TOPFLASH and FOPFLASH vectors are a set of Tcf-reporter plasmids, and the TOPFLASH/FOPFLASH luciferase ratio has been widely used for the measurement of β-catenin/Tcf signaling activity (10). Whereas luciferase assay results using the TOPFLASH reporter alone agreed well with the T promoter results (Supplementary Fig. S1), the TOPFLASH/FOPFLASH ratio assay results (TOP/FOP ratio) showed some discrepancy (Fig. 1B). In all CRC and hepatoblastoma cell lines, transcription from the T promoter was at least 10-fold higher than that from the PminC promoter, reflecting activated β-catenin/Tcf signaling (Supplementary Table S1). In cancer cell lines other than CRC and hepatoblastoma, the T promoter exhibited very low transcriptional activity similar to the PminC promoter, whereas the TE promoter activities were low except in U87MG, where moderate TE promoter activity was observed presumably due to higher 4F2EE activity in the cells.
Recombinant viruses bM24-T and bM24-TE induce ICP4 expression only in cell lines with highly activated β-catenin/Tcf signaling. Recombinant viruses containing an ICP4 expression cassette driven by the T and TE promoters, designated as bM24-T and bM24-TE, respectively, were generated using a bacterial-artificial-chromosome (BAC)–based recombinant HSV cloning system (the Flip-Flop HSV-BAC system1; Fig. 2A). The bM24-null vector,1 which carries the ICP4 coding sequence without a promoter, was used as an inactive promoter control, and hrR3, an ICP6 lacZ insertion mutant, which retains two copies of the wild-type ICP4 gene, as an active promoter control.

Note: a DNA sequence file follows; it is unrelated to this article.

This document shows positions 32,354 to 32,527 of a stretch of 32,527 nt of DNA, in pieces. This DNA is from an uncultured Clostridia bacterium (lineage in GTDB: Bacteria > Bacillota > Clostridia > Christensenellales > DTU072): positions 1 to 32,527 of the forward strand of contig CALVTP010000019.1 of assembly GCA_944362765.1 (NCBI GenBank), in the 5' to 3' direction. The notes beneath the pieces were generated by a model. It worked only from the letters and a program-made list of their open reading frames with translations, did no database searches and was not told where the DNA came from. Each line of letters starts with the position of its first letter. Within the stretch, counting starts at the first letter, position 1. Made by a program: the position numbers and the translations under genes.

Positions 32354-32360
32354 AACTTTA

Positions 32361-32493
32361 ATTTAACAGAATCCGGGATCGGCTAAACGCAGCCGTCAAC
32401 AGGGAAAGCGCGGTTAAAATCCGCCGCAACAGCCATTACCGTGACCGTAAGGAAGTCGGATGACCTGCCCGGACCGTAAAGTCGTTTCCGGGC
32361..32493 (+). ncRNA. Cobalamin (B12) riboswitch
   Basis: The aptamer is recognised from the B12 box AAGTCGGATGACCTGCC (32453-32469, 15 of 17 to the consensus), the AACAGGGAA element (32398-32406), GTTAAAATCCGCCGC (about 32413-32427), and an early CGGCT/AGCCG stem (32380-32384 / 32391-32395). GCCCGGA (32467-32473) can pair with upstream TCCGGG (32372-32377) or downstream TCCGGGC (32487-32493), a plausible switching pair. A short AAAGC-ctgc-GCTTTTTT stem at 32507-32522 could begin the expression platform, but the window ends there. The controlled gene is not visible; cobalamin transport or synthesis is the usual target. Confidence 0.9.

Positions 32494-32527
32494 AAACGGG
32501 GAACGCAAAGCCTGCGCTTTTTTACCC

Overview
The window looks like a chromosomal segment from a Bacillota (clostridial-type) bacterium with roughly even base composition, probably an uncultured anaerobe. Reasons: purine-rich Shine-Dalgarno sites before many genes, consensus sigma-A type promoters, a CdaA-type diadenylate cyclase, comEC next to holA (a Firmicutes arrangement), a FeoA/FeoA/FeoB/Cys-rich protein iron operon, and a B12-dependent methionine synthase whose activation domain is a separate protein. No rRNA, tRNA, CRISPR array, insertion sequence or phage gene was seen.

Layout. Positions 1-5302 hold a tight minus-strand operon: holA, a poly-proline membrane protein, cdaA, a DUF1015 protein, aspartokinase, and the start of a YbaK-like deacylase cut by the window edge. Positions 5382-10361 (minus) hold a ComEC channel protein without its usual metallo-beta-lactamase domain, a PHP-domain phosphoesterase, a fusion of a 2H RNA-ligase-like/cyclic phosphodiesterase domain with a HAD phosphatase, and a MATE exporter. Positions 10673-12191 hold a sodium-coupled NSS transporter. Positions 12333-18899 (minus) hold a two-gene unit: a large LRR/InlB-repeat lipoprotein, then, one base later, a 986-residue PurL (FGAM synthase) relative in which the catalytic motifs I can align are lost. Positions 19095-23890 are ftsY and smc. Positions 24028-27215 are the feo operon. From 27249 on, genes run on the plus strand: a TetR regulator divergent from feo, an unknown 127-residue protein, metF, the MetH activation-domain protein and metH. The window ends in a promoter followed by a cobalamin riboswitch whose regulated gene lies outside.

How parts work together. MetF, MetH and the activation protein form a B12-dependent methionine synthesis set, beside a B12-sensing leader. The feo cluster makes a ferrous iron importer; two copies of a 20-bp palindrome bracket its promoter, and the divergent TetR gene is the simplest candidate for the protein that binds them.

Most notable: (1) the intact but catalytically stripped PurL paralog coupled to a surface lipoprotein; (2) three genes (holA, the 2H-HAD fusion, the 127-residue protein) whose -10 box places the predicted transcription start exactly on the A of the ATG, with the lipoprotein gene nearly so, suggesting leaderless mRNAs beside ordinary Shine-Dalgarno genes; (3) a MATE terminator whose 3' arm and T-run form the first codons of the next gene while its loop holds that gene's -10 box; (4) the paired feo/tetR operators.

Induction of ICP4 protein in different cells infected with these viruses was examined by Western blot. As shown in Fig. 2B, both bM24-T and bM24-TE efficiently induced ICP4 in SW480 cells, whereas ICP4 induction in HepG2 by bM24-T was much lower than that by bM24-TE. In LS1034 cells, in which both the T and TE promoters exhibited strong transcriptional activity, the level of ICP4 induction was unexpectedly low compared with SW480 and HepG2, and so was the induction by hrR3. ICP4 expression was undetectable by immunoblot in CRC cell lines LoVo and HT29 and non-CRC cell line A549. The inactive promoter control virus bM24-null induced no detectable ICP4 in all cell lines. These results suggest that strong promoter activity is necessary, but not sufficient, for efficient induction of ICP4; some other cellular factor(s) may also affect the level of ICP4.